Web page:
Gov. Jay Nixon is racking up the frequent flier miles.
We are not referring to his recent trade mission abroad, paid for by a private foundation. We are referring to his 104 domestic flights, at taxpayer expense, aboard a Highway Patrol aircraft last year.
Nixon's flying time - measured in hours, not miles - shows his travel accounted for 173.1 hours, or 80 percent, of the total 215.9 hours of plane usage.
The governor's flight history has been bumpy.
In this forum in the summer of 2009, we criticized Nixon for billing other state agencies for his abundant, and sometimes superfluous, air travel.
Our opinion followed an Associated Press story that reported: "While cutting more than a $1 billion from the budget, eliminating 2,500 state jobs and halving school bus aid, Nixon has racked up tens of thousands of miles on state airplanes - and billed the costs to agencies he is cutting."
The governor flies aboard an aircraft operated by the Highway Patrol, which ignited a controversy of its own when legislators learned in January the agency had spent $5.6 million to purchase a larger, turbo-prop plane.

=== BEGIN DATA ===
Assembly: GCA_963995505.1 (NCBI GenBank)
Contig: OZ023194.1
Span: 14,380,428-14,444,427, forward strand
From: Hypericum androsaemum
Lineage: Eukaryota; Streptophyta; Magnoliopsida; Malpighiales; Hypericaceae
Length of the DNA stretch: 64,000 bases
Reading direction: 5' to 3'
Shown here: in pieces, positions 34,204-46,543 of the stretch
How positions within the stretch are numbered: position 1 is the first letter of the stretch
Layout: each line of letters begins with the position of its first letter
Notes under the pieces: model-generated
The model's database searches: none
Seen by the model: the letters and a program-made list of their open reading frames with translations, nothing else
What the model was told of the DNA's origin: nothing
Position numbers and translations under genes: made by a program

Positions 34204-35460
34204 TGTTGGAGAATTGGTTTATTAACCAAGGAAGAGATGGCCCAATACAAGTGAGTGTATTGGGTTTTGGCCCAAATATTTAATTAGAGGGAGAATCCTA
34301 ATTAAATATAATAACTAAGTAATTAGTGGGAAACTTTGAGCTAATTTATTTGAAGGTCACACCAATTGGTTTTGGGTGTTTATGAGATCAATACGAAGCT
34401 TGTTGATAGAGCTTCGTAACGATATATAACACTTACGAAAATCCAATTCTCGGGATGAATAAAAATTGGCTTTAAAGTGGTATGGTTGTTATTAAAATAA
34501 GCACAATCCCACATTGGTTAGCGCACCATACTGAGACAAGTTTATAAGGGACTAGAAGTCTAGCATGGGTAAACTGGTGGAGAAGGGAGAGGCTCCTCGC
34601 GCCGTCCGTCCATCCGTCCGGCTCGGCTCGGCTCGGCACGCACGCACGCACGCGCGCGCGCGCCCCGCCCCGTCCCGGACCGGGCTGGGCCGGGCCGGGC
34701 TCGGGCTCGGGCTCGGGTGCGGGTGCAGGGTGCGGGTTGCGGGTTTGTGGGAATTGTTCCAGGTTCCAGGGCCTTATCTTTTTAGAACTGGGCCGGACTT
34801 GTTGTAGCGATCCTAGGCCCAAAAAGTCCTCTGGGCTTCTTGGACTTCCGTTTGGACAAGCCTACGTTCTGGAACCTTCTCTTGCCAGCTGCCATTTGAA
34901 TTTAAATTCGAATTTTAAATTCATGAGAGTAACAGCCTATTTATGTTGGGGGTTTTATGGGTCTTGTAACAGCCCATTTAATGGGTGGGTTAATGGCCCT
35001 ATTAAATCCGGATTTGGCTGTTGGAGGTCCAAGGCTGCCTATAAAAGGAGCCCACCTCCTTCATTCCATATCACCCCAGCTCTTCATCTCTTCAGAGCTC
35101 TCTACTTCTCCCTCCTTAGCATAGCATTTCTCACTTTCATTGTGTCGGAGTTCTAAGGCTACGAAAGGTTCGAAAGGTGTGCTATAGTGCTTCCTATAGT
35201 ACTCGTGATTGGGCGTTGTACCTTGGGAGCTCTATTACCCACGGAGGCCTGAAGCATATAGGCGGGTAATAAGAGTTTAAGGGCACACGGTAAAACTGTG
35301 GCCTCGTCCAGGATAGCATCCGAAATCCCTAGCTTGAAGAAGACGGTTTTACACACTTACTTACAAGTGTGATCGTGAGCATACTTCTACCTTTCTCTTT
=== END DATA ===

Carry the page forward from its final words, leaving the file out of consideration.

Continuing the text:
As a consequence, lawmakers approved a bill during the session to require the patrol to seek legislative permission to purchase vehicles costing more than $100,000.
Patrol officials, under questioning by lawmakers and reporters, contended the plane is needed for law enforcement purposes and its purchase was not prompted by the governor's office.
Lawmakers skeptical of that explanation now may feel vindicated; records show four flights for law enforcement purposes in contrast to Nixon's 104 flights.
Let's be fair. Governors need to travel.
People who are victims of natural disasters expect their elected chief executive to witness their plight and outline government's response. To his credit, we believe Nixon has reacted with both professional obligation and personal sincerity to those disasters.
And people throughout the state also want face time to hear, and question, the governor's agenda and priorities.
But let's also be realistic. Some of this travel - particularly some fly-around news conferences and bill signings - is a waste of fuel and taxpayers' dollars. An hour of flying time costs an estimated $650.
The governor would encounter less turbulence if he booked his flying time based on gubernatorial necessities rather than gratuitous ceremonies.